You've just proved me right, Dimmie. It is you who doesn't understand
the English language, Dimbulb. "Hydronic" modifies "boiler".
"Boiler" is one word. That which heats water for space heating
purposes is called a "boiler". That which heats air, for the same
purpose, is called a "furnace". Now, go back to thinking up *new*
ways of being wrong. This one is old.
Interestingly, in English English, a furnace would usually be something
that is used to heat material to a very high temperature - eg to melt
metals. The word wouldn't be used for something that merely heated air
to a few tens of degrees above ambient.
Conversely, the Oxford English Dictionary defines a boiler as, "A
fuel-burning apparatus for heating water, especially a device providing
a domestic hot-water supply or serving a central heating system".
If the "boiler" is electrically powered, but doing the same job of
heating water by a few tens of degrees - it would be called an immersion
or hot water tank - and not a boiler.
I can't comment on the meaning of the words in American English. But
there are, of course, many words that differ in meaning between America
People walk on the pavement in the UK. They wear trousers over their
pants. Teachers hand over a rubber to their students to use to correct
their mistakes and not to prevent them..
This diagram shows a very typical central heating system in the UK:
"Boilers" -in the sense of a device for deliberately producing boiling
water - is a term mostly confined to marine engineers.. in the UK.
There was actually a very serious accident in the UK recently, when a
fauly central heating boiler did indeed produce boiling water. The
diagram shows that a tank in the loft is used to hold feed water for the
heating system. It also takes the excess as water in the system expands
as it is heated. In this accident, the boiling water led to a lot of
expansion and a lot of very hot water going up into the tank. The tank
was made of plastic (again very typical) and softened - allowing its
contents of several tens of gallons of water to pour out into the loft,
through the ceiling and onto the bed of a child sleeping in the room
below. Very, very sad.
...and get "knocked up" by the hotel staff in the morning.
This is quite similar to one of the heating plants commonly used in
the US, except we don't normally have the "feed tanks", and never in
the attic (if that's what the schematic is showing). Instead of the
feed tanks the boiler and domestic water are fed from the city water
or well (with perhaps a small storage/pressure tank). The boiler has
a pressure reducer off the main water supply and usually an expansion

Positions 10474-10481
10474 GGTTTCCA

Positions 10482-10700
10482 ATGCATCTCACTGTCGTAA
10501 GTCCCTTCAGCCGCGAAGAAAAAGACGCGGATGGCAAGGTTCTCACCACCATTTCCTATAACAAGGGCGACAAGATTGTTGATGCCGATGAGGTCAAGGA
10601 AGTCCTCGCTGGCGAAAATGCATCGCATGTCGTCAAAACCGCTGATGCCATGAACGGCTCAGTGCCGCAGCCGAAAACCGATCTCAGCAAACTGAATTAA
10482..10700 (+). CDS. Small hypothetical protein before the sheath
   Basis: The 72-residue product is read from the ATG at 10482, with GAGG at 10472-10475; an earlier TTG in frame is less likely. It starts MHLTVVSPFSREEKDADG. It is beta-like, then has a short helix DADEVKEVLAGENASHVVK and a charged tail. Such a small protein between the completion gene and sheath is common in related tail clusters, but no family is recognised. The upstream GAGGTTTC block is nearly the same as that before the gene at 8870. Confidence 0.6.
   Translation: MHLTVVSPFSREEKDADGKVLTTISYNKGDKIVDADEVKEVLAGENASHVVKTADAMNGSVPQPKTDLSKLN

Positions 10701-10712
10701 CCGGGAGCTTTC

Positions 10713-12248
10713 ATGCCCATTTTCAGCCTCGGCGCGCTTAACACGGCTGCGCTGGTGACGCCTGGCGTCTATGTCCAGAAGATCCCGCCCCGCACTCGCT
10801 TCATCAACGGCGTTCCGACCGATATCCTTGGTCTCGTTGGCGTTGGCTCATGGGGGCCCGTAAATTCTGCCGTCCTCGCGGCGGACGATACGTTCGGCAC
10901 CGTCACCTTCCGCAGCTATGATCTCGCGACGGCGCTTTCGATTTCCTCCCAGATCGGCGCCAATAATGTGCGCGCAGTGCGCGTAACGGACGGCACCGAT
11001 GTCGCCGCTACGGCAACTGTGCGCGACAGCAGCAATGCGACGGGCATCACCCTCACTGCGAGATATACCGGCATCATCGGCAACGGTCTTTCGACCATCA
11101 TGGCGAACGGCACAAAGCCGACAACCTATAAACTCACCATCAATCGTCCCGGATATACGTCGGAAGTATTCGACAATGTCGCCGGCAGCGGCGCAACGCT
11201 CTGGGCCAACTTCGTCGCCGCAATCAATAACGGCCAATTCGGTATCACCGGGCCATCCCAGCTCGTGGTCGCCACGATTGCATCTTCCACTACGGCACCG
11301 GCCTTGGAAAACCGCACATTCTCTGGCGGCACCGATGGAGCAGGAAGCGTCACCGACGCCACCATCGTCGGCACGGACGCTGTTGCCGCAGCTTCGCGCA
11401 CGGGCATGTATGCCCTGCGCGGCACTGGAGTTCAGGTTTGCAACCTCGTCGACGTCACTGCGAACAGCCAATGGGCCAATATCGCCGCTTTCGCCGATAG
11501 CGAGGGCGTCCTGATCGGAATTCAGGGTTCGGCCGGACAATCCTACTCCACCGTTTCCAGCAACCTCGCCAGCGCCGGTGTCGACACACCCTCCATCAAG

tank to take up the slack.
Your diagram shows the option with the heat exchanger and storage
tank for domestic water. That's fairly common, but more common is a
separate heating coil in the boiler. Separate water heaters are also
common, particularly if gas is available. I had the domestic coil
because the boiler was converted from oil to natural gas and never
got around to changing the hot water supply.
Steam boilers are also used in large commercial/industrial
applications and some older homes. They're no longer used much for
Ouch! There was a steam accident recently in NYC where an
underground steam main blew, killing a woman on the street above.
High pressure steam can be nasty.
That qualifies also as a furnace here in the USA. What would a domestic
force air furnace be called in the UK?
That was not from the steam, but a hart attack. The injuries to the other
victims are quite serious. I think one is still in the hospital. Thought the
Tow truck driver and passenger (the tow truck ended at the bottom of the
hole) both have been released for a while now.
What would you call something that heats air to heat a building?
Tell that to Dimbulb.
The boilers I've had heat both domestic and heating water. They've
had a separate coil in the boiler for the domestic water, making the
boiler more or less a tankless heater. Some use an external storage
tank with a heat exchanger and a zone off the heating water to heat
If it's used to heat domestic water it's called a "water heater".
I've never heard of electricity used in a hydronic heating unit.
Perhaps they're not used because the water has to be heated to at
least 180F to get any efficiency out of the baseboard radiators.
Polytechforum.com is a website by engineers for engineers. It is not affiliated with any of manufacturers or vendors discussed here.
All logos and trade names are the property of their respective owners.